For more information: Jeff Miller or Candice Johnson, CWA Communications
Washington, D.C. -- The results are in from the first on-line membership poll ever conducted by a major labor union. The preference expressed by CWA members against an early endorsement, as well as the close margin among the top vote-getters, means that the Communications Workers of America won't make an early endorsement but instead will release local unions and councils to make their own endorsements.
CWA had a six-week on-line voting period from Oct. 1 through Nov. 9 during which members registered their choice for president and whether CWA should make an early endorsement in the presidential campaign. CWA represents 700,000 workers in communications and information technology; media and publishing; health care, education and the public sector; manufacturing and the airline industry.
CWA President Larry Cohen, in announcing the outcome of the e-poll, said the results showed that CWA members were energized for the coming political season and already were working to elect leaders to take on the tough issues of restoring quality jobs, health care reform, and real bargaining and organizing rights.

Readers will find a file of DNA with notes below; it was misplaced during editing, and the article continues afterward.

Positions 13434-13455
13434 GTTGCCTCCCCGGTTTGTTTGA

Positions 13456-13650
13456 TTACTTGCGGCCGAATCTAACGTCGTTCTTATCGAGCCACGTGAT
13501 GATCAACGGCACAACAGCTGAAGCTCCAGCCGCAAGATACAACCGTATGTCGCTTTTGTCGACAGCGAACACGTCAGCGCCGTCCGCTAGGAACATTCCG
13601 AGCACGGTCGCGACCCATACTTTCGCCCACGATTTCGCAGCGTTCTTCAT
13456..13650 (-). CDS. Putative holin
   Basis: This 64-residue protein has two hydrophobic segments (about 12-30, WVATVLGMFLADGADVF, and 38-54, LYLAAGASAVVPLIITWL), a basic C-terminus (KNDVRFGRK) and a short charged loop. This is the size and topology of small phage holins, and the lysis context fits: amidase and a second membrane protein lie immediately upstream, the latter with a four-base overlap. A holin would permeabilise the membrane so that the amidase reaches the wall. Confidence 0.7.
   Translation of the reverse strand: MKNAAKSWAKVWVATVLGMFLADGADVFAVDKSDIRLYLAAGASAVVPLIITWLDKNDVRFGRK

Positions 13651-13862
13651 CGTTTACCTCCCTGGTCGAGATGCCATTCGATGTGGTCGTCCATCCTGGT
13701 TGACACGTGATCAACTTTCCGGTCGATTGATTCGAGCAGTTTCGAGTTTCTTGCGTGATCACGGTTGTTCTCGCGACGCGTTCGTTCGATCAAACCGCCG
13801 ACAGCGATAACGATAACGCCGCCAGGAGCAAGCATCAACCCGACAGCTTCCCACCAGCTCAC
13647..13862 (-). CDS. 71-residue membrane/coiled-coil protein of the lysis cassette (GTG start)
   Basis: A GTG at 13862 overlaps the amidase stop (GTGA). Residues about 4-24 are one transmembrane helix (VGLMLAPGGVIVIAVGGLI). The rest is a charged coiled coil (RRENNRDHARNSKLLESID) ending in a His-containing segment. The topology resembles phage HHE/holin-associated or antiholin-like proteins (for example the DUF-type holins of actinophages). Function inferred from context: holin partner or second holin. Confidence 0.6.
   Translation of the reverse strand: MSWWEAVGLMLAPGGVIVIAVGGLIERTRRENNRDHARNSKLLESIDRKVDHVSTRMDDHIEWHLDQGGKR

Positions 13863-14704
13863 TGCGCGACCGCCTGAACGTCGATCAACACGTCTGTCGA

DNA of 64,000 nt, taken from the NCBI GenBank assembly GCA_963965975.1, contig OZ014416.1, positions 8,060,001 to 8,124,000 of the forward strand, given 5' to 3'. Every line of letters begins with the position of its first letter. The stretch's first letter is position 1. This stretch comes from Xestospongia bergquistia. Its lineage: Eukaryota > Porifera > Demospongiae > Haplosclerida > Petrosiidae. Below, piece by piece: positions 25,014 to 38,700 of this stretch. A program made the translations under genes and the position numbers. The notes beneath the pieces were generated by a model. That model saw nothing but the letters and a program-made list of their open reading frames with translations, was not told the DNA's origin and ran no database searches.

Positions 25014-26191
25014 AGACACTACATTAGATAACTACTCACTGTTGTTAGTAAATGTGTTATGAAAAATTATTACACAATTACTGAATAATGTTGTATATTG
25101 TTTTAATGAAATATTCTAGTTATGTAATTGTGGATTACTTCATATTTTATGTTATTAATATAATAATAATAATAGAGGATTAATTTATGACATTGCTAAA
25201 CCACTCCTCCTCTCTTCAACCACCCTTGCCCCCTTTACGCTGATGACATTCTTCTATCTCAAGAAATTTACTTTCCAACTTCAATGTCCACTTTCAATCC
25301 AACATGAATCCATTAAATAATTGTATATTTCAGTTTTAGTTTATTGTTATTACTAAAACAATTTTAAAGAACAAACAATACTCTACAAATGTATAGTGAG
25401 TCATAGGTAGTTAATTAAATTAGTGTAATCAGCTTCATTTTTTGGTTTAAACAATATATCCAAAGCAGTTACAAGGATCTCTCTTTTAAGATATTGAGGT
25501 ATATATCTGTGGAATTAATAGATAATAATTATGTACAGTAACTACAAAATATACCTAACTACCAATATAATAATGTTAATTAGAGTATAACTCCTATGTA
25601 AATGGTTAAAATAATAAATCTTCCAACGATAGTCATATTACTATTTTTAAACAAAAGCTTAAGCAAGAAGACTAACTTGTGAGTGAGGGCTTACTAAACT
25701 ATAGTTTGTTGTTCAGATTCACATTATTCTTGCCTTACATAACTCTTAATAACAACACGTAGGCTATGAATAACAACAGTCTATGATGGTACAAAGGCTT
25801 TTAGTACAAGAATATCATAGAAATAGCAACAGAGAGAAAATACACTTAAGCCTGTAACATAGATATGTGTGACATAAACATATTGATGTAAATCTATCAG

"Voters made clear that they preferred no endorsement by the national union at this time. Therefore, our union's executive board is refraining from making an early endorsement but voted to release locals and CWA councils to make their own endorsements," he said.
"CWA is a member driven union and we will be guided by our members' decision on this issue and all others," Cohen said.
Votes were split primarily among three top Democratic candidates. About 20 percent of votes were cast for a Republican contender.
At www.cwavotes.org, members can get information about all the candidates
and read the answers to questions posed by CWA on members' top issues:
jobs, health care reform, retirement security and real bargaining and organizing
More than 30,000 votes for presidential choice were cast in the electronic poll. On the question of whether to make an early endorsement, a slight majority of voters made the call for no endorsement.
On the choice of candidates, the three top vote-getters received close margins of support from CWA members. Hillary Clinton, John Edwards, and Barack Obama were the top vote getters; the difference between the top two candidates was 206 votes.
"Our union is built on grassroots action and member voice. In communities
across the country, CWA members will be raising these critical issues for
working families over the coming months, with the goal of electing a president
and other leaders who will put in place the policies our nation needs to
restore the middle class," Cohen said.